ALBUQUERQUE, N.M. —
UNM’s Bishop one of the top 1,500 runners in the country
David Bishop is fast, and it’s a good quality for him to have since he’s often running late.
The University of New Mexico senior enjoys a game of poker and is mindful of the mix of skill and luck required.
His imagination draws him to films like “Star Wars” and “The Lord of the Rings.”
He comes from England, the land of Roger Bannister, and can appreciate the magic of the mile.
And so it ultimately makes sense that he is one of the better 1,500-meter runners in the country.
The 1,500 requires the necessary blend of speed, strength, fortune and creativity and Bishop’s talents in those areas will be on display this week at the NCAA Championships in Des Moines, Iowa.
He exhibited his skills when he ran third in the ultra-competitive NCAA regionals in Eugene, Ore., last month.
“The 1,500 meters is kind of a tricky event,” he says. “You can be the fastest runner there, but a lot of times the championship races are really, really slow with a big finish, a very fast finish.”
In anticipation of that, Bishop and UNM track coach Joe Franklin devised a training program featuring a lot of speed.
“I raced quite a lot of 800s this year,” Bishop says. “My track sessions have involved a lot of speed. So I was pretty confident (going to the regionals). If it was fast, I would be up at the front anyway. And if it was slow, I’d done the work.”
It so happened that the regional race was neither.
“It wasn’t a fast race,” Bishop says, “but we weren’t jogging, either. Both factors played a part. My strength kicked in.”
He was in third place for much of the race and finished third, with a time of 3:44.69, a couple of seconds behind winner Matthew Centrowitz of Oregon and a fraction of a second behind second-place A.J. Acosta, also of Oregon.
“I was a little bit nervous,” Bishop admits, “because anything can happen. But, yeah, luckily, I’d done the work, nothing went wrong, and I qualified.”
So it’s off to Des Moines. The 1,500 semifinals will be Thursday, with the finals scheduled for Saturday.
“There’s 24 guys there,” Bishop says, “and I think there’s a handful of guys – and I include myself in there – who should make the final. I think in the final, one of all 12 could win it. I do think I can win it.
“But I wouldn’t be surprised if I didn’t make the finals. When the gun goes off, see what happens. I have to make sure I race smart and give myself a shot.”
“He’s going to have to have the stars aligned to have a chance,” Franklin says. “But everybody has a chance, especially in that race. In that event, they tend to jog around for the first 600 meters, then sprint.”
Bishop started running in school as a kid in England.
“I ran a cross country race as an 11-year-old,” Bishop says, “and won. I thought, ‘I’m pretty good at this,’ and kept up from there.”
The track club scene is big in Europe, and Bishop worked his way through the ranks. He was about 13 when one of the older guys he was training with got an offer to run at Butler University for a coach named Joe Franklin.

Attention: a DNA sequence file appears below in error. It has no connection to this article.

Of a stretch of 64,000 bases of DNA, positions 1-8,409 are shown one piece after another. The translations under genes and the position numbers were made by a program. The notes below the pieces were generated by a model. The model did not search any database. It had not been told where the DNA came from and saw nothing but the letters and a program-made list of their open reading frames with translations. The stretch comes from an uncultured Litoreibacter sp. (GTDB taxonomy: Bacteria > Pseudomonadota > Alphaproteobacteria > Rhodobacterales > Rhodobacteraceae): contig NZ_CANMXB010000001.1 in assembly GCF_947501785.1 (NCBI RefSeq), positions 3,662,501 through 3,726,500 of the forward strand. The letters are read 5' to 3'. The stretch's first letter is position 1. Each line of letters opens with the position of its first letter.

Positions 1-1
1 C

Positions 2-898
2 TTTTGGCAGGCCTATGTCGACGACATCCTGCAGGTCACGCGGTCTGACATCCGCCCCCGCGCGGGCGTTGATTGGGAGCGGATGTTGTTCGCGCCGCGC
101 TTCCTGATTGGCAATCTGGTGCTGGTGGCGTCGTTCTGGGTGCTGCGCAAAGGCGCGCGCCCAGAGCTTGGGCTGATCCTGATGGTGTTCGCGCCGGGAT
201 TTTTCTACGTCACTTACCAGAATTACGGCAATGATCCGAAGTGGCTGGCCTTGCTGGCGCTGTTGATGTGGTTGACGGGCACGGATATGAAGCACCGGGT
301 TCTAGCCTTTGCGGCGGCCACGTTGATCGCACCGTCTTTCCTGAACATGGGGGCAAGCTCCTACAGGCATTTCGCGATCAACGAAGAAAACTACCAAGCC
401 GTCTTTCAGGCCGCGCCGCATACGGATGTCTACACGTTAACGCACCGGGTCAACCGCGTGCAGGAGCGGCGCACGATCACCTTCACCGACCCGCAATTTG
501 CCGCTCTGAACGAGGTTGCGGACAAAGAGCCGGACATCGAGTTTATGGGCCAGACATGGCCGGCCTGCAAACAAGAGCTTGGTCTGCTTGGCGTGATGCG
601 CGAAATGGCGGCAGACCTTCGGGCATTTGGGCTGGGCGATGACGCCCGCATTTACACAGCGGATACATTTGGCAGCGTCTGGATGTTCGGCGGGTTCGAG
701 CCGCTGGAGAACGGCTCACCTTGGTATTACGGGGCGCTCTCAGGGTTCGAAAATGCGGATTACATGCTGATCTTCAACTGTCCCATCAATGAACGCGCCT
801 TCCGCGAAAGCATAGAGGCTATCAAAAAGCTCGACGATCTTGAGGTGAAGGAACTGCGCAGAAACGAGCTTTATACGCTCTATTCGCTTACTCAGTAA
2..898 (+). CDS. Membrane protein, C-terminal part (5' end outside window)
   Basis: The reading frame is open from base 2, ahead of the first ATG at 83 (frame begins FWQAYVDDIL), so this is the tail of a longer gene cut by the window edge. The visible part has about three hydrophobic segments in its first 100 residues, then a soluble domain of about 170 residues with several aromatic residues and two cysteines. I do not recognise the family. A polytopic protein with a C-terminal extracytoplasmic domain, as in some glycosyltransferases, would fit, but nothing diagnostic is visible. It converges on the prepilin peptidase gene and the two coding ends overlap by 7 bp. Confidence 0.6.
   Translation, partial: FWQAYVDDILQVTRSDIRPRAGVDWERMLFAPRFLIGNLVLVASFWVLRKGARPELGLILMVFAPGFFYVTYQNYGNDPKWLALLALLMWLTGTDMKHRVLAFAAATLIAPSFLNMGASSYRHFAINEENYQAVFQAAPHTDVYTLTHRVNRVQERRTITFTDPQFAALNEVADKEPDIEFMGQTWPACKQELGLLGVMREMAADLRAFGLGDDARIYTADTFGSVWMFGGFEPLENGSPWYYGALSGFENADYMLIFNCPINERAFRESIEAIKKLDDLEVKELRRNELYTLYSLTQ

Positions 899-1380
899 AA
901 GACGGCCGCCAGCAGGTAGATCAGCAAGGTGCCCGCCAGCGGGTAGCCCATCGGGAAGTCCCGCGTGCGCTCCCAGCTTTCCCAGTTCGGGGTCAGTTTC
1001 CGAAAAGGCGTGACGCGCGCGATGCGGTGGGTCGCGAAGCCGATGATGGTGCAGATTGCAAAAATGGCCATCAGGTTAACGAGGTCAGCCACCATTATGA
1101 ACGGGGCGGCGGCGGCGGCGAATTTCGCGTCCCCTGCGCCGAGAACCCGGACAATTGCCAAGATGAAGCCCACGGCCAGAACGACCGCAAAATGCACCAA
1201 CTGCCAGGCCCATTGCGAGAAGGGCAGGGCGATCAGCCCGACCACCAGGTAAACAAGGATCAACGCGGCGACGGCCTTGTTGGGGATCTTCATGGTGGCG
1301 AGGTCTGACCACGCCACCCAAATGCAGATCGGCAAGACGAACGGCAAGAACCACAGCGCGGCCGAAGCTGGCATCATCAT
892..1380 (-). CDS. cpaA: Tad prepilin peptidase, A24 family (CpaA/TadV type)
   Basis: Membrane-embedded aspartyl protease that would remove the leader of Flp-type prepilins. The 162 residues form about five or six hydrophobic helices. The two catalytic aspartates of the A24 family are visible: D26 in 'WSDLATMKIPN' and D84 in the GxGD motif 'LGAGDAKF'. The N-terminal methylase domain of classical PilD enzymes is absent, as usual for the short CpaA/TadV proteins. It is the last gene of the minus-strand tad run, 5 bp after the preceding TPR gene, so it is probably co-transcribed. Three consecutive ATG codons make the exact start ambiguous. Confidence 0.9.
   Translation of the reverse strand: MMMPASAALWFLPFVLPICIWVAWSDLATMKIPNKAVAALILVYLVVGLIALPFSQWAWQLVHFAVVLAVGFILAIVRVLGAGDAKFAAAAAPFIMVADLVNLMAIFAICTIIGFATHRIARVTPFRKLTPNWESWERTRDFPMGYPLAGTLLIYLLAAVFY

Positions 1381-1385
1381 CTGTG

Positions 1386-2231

A few years later, when Bishop won the British University indoor 3,000-meter title while running for Wales University, Franklin emailed.
“I was always aware you could go to America if you were a decent runner,” says Bishop, who is getting a masters in sports administraion.
He had a few other colleges looking at him, but he knew Franklin “had dealt with English people before” and was aware of Lobo Lee Emanuel, an NCAA champion, also from England.
“Actually, I liked it straightaway,” Bishop says of New Mexico. “I got on with the whole team, the altitude training. I adapted pretty well.”
At the 2010 NCAA cross country meet, Bishop ran 100 places higher than he had the year before. During the 2011 indoor season, he ran the second-fastest anchor leg in the distance medley relay and earned All-American status.
“He’s a good kid,” Franklin says. “Hysterical. Really funny. … We’re going to miss him. He’s been a very unique aspect of our team.”
After the NCAA outdoor meet, Bishop will return to England and re-introduce himself to the track club scene. And conduct a little unfinished business.
The mile brought England some fame when Banister, in 1954, became the first man to run a sub-four minute mile.
“Considering the Brit’s Roger Banister was the first guy to go sub-four, it’s not run that much back home,” Bishop says. “The first time I ran a mile was actually the 50th anniversary of Banister’s race. I don’t think I ran one again until I came to America.”
Running a sub-four-minute mile is still a big deal, he says, which is why it bothers him that his best mile is 4:00.3. His 1,500 equivalent time indicates it won’t be much of a barrier. There’s a big mile race this summer in Britain, then it’s off to China for the World Student Games.
His biggest challenge may be in getting to the races on time.
“I tend to be quite late sometimes,” Bishop says.
“He definitely goes to the beat of his own drummer,” Franklin says.
— This article appeared on page D1 of the Albuquerque Journal
Capsule – Ten Lobos will compete in the NCAA Track & Field Championships this week in Des Moines, Iowa.
Photo Credit – adolphe pieree-louis/journal
Cutline – New Mexico senior David Bishop will be competing in the NCAA track championships this week where he will race in the 1,500 meters.